Fishing offshore in the moonlight, the islands’ buffer zone scans surreal. Pods of small, coffee-colored dolphins surround the boat, feeding on squid attracted to the deck lights. The mollusks are the size and shape of black, fat-handled baseball bats. Below them, refrigerator-size yellowfin hit glow jigs. One fights these ludicrous creatures drop-knee style with cannonball-heavy, two-speed reels resting on the rail. When a gaffed fish hits the deck, the thud shakes the hull clear to the bow. It’s not dainty, and Norman Maclean failed to rhapsodize. The art of it lies in the interstice between getting bit and sliding the fish into the hold for an ice nap. That’s when only bad things can happen—saw-offs, knot failures, line breaks, angler error, and the like. There’s focus, technique, and muscle involved—if not finesse.
Many surfers are attracted to this game, local Mexicans chief among them. Diego Cadena, Dylan Southworth, and Juan “Pana” Muñoz all stab out to the zone for fishing and freediving. If the coast is clear, they dart inside to ride waves at a place Southworth jokingly calls Disneyland.
“Oh, it’s a mission,” says Southworth. “The fuel expense, being in an open skiff trying to sleep. It’s a long and dangerous run. You have to have your stuff together. It’s not something we do all the time, but we love it any time we can make it happen.”
Southworth and Cadena have fished and surfed the islands in a variety of ways: long and sketchy dark-to-dark runs, overnights on a rain-soaked panga, even camping in the thorn jungle. Employing surfing’s long-standing Artful Dodger ethos, they’ve avoided arrest. Trading beer and tackle to local commercial panga fishermen, they clip into a stream of underground intel: “The patrol boat is waiting on a fuel separator and inoperable.” “The Marinas (navy) are everywhere.” “Las pinches chotas consiguio a nuestros compas, incluso robando motor.” (“The cops got our friends, and even took their outboard.”)
This cat-and-mouse game means the waves are lightly surfed, even after a full-scale surf-media assault: Surfing magazine’s 2009 Google Earth Challenge, the kind of exposure that led to Skeleton Bay’s obscene overcrowding.
The Challenge—a combination print/online publicity stunt—involved Surfing challenging their readers to find “undiscovered” waves via online satellite photos. The 2009 edition landed off the coast of Nayarit courtesy of Steven Page, the 12-year-old winner of the fourth GEC. He found one of the island’s waves using Google Earth’s flight-simulator function. Surfing arranged for young Page to join staffer Travis Ferré, photographer DJ Struntz, pros Greg Long, Sam Hammer, and Ricky Whitlock, and local guide (and Mexican national champion) Cadena. The crew journeyed to the island, leveraging Cadena’s knowledge of naval patrol patterns, and set up camp in the jungle for five days. Much of the piece was devoted to the hunting of a local black iguana. The islands crawl with them, and plumper examples are bush-tucker delicacies.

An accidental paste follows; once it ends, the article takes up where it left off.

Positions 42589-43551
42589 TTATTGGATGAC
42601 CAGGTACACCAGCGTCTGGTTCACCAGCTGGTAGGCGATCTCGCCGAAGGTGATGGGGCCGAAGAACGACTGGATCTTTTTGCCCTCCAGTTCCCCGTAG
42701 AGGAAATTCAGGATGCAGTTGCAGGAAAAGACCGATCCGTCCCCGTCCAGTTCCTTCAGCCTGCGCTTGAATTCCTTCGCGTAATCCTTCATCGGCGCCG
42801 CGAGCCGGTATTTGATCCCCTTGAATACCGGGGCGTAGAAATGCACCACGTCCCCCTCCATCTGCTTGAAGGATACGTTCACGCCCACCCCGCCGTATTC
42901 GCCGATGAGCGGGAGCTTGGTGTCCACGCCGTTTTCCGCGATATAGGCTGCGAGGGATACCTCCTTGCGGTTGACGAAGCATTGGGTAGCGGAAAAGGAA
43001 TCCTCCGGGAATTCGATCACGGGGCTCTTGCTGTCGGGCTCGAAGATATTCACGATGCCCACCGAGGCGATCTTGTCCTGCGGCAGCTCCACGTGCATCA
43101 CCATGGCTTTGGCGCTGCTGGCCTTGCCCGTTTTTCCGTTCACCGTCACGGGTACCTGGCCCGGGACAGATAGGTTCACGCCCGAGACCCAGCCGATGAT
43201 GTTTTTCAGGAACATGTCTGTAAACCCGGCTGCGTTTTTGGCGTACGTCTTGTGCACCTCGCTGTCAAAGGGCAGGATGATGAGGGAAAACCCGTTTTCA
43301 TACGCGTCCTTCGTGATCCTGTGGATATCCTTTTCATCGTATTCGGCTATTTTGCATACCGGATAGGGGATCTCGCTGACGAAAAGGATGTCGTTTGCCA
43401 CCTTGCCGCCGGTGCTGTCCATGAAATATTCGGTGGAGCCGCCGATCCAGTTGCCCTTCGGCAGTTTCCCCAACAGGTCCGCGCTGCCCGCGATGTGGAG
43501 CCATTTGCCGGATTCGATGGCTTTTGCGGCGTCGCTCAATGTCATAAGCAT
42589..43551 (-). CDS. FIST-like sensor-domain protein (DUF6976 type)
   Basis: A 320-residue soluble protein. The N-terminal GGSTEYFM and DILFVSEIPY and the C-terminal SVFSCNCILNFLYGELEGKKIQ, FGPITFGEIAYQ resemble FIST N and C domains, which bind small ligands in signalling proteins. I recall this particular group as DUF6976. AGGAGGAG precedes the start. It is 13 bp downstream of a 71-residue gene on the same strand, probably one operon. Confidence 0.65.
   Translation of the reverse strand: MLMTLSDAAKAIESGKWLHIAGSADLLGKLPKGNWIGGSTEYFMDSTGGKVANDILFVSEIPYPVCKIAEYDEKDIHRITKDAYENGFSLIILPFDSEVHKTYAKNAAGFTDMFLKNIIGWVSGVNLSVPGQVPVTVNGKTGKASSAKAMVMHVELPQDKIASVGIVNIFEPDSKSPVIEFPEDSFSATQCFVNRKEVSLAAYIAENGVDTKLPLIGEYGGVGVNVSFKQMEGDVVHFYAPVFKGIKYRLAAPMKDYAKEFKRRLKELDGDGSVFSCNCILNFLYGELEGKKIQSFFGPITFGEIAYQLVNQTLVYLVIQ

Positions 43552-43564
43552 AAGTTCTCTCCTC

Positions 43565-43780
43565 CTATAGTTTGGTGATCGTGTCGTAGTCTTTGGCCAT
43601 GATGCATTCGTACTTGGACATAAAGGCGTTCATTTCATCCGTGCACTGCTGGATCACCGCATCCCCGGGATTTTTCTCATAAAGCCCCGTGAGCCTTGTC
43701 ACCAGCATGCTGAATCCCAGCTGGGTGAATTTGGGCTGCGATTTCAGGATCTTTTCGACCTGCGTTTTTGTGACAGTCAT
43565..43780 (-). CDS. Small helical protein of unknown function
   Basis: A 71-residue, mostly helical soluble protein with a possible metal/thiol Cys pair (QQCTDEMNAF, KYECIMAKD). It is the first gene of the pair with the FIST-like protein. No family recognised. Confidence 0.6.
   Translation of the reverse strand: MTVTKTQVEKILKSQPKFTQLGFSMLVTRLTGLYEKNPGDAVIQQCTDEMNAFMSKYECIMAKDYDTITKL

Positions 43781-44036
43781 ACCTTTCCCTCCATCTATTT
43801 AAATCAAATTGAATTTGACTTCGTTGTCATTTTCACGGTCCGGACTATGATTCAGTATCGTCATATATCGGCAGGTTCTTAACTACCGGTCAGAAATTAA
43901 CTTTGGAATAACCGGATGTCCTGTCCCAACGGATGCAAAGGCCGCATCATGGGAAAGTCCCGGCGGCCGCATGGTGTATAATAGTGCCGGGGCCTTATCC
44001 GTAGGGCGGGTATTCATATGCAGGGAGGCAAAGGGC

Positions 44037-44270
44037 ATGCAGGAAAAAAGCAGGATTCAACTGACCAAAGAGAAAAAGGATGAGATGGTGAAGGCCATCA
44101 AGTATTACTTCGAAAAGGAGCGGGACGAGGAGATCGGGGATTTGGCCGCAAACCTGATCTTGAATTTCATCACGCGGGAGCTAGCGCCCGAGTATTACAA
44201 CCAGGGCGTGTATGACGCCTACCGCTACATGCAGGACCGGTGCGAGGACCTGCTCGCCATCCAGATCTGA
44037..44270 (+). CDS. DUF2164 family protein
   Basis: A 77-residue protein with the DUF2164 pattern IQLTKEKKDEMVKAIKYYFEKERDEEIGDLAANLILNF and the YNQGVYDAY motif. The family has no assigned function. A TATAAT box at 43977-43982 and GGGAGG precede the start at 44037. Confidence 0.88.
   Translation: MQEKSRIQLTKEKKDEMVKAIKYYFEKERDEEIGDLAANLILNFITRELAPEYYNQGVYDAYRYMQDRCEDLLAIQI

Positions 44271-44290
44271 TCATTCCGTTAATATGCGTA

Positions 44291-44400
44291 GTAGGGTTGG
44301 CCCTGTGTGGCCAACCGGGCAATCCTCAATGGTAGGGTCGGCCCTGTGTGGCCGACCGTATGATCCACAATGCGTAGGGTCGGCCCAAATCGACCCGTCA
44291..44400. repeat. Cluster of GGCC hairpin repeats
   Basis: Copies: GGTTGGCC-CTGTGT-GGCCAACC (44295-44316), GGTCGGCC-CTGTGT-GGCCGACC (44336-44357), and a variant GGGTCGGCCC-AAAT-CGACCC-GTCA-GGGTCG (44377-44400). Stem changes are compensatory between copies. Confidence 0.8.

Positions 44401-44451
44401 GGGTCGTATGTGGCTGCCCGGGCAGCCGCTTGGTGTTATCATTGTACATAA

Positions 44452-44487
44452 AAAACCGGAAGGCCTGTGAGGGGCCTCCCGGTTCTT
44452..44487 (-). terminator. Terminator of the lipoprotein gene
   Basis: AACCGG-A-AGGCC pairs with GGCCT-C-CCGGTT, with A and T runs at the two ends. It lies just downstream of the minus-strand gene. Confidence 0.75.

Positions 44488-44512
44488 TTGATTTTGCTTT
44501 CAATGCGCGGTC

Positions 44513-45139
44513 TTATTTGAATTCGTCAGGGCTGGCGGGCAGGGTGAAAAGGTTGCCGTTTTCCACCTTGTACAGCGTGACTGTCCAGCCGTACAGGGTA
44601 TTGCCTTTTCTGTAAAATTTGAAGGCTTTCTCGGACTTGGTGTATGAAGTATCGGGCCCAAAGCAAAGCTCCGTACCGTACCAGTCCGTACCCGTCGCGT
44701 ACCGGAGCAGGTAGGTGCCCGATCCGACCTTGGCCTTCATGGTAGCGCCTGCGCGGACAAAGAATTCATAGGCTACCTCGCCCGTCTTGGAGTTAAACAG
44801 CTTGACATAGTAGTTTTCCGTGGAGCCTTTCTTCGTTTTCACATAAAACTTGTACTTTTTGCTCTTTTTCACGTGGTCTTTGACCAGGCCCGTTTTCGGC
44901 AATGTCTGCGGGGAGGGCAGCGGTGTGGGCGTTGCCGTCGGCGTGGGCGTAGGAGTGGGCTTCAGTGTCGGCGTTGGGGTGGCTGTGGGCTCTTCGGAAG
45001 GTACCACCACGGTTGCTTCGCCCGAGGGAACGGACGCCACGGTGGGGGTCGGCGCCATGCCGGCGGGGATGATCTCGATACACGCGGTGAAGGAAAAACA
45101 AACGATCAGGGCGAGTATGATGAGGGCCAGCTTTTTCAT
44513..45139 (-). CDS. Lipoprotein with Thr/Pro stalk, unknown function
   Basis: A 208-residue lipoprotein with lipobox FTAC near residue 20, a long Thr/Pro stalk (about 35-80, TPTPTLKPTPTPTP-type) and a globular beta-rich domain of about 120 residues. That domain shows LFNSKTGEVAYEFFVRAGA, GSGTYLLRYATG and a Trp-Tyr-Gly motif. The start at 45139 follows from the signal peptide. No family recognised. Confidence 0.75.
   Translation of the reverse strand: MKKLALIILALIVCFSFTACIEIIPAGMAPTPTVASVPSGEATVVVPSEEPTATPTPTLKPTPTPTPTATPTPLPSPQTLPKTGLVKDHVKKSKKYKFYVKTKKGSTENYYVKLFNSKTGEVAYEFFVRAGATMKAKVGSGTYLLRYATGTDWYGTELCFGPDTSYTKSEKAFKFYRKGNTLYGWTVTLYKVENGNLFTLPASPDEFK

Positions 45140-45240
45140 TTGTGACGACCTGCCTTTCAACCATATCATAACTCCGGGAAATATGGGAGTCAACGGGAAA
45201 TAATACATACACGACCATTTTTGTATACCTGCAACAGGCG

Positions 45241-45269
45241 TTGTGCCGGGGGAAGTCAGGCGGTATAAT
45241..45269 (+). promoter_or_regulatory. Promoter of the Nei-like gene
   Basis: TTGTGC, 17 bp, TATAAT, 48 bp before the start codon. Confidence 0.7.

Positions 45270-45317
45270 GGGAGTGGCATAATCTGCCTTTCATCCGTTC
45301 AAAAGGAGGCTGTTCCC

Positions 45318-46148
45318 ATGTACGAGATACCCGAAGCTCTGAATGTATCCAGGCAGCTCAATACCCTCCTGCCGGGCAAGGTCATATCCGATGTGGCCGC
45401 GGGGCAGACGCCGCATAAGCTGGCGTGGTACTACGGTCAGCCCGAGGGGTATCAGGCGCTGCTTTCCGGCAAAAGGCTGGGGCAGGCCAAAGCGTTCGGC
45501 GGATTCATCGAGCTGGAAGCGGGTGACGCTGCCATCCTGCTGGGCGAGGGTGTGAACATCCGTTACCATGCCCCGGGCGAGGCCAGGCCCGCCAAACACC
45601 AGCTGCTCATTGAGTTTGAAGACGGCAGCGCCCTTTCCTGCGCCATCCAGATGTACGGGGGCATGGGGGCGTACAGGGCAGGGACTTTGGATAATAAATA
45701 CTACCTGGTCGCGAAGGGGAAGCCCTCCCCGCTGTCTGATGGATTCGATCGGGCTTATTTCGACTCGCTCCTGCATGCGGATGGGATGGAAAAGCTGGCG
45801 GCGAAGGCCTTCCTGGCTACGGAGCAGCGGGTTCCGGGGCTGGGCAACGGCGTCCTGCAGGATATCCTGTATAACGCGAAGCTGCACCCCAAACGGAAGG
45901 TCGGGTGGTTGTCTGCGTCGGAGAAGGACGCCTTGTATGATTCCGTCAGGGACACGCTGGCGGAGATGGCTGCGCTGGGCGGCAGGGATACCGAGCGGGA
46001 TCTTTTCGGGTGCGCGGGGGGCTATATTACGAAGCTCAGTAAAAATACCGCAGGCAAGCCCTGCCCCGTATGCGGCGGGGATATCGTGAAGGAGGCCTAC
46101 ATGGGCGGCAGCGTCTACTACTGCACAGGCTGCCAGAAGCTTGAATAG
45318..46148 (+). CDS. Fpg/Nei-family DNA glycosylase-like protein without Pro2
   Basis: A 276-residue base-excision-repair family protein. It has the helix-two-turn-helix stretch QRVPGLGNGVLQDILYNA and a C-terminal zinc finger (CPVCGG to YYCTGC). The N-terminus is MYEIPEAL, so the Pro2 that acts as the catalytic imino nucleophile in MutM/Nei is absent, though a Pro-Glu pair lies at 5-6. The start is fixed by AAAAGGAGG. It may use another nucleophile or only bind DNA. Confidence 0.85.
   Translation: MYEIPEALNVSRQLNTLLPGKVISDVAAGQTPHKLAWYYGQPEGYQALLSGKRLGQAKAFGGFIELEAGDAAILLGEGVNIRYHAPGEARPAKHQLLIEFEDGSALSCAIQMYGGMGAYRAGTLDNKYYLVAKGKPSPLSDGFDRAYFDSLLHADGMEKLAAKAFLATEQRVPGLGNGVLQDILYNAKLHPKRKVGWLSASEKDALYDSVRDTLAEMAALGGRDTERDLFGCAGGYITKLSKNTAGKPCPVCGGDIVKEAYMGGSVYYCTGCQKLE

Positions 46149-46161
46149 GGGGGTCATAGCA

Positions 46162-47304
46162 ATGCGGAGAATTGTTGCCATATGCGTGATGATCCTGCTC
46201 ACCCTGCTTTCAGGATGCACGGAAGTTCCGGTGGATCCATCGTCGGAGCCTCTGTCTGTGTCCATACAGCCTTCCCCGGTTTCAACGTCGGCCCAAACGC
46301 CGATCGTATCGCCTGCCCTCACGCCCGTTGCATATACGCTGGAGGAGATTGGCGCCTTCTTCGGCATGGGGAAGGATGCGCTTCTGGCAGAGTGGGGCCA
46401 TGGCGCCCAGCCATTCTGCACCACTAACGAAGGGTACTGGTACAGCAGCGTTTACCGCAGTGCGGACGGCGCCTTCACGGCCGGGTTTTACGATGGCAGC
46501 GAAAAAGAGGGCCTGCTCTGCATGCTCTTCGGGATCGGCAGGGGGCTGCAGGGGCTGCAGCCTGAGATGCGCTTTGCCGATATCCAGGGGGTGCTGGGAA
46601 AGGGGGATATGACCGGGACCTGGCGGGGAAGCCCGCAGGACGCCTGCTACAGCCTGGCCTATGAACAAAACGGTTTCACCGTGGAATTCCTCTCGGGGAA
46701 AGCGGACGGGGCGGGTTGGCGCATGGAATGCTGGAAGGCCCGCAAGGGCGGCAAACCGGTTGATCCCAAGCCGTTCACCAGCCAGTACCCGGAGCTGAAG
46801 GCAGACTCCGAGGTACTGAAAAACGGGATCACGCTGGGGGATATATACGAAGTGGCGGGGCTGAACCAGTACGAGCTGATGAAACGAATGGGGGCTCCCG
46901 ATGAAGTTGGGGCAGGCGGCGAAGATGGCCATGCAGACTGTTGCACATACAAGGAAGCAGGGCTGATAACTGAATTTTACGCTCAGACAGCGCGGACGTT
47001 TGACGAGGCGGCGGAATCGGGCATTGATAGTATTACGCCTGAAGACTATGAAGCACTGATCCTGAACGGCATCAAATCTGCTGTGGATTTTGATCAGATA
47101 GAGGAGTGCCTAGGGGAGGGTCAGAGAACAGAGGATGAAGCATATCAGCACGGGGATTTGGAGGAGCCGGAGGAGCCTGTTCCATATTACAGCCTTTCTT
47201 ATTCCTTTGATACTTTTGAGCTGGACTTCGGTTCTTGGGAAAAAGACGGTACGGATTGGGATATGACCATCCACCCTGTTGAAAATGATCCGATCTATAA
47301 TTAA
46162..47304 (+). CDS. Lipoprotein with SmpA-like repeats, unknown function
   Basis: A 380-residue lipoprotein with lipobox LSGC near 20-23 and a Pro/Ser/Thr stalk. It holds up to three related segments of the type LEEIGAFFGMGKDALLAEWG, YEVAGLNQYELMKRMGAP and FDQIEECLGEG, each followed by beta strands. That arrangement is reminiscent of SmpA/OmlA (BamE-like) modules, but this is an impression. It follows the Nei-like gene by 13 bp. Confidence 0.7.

Shockingly, the group scored an unduplicatable confluence of swell and conditions. The swell direction and glass factor were such that the only hitch was the takeoff boil—a welcome complication on an otherwise too-perfect wave.
Ferré, the magazine piece’s author, delivered an informed and entertaining documentation of the trip, matched by Struntz’s beguiling photographs. Despite the obvious—searchable on Google Earth during a “swell day” satellite pass, Pacific dry-tropical Mexico, landmarks in evidence—the magazine opted against outright naming the place. Alas, from the day it saw print, a thousand fingers clutched a thousand mice. Any reasonably skilled, geography-minded surfer found the wave in the time it took for a bong rip to come on.
Astute students of surfing know what happened next…right? Wrong.
Had the Marías been at risk from truck-driving hominids from
SoCal or Cape Town or Brisbane, it would have been overrun immediately by surf schools, yoga touts, bliss ninnies, and real estate slingers. But it wasn’t, and still isn’t, at risk. Distance, expense, and the navy see to that.
Since the wave’s international debut, it has peeled off more or less by its lonesome, a handful of locals with boats playing risk versus reward during optimal swells. Maybe the odd sailboat cruiser, oblivious to consequence. Waves as seen on these pages are precious few. Nothing in winter. August is too late. Prime time is often scotched by side-off wind. Over the last decade, surfers made curious by the islands’ wealth usually have opted for lower-hanging fruit. The consensus is that it’s not worth it. When local charter skippers with a lifetime of connections find themselves locked up in a federal holding cell for trespassing, that doesn’t inspire confidence in the offices of the surf-trip packagers…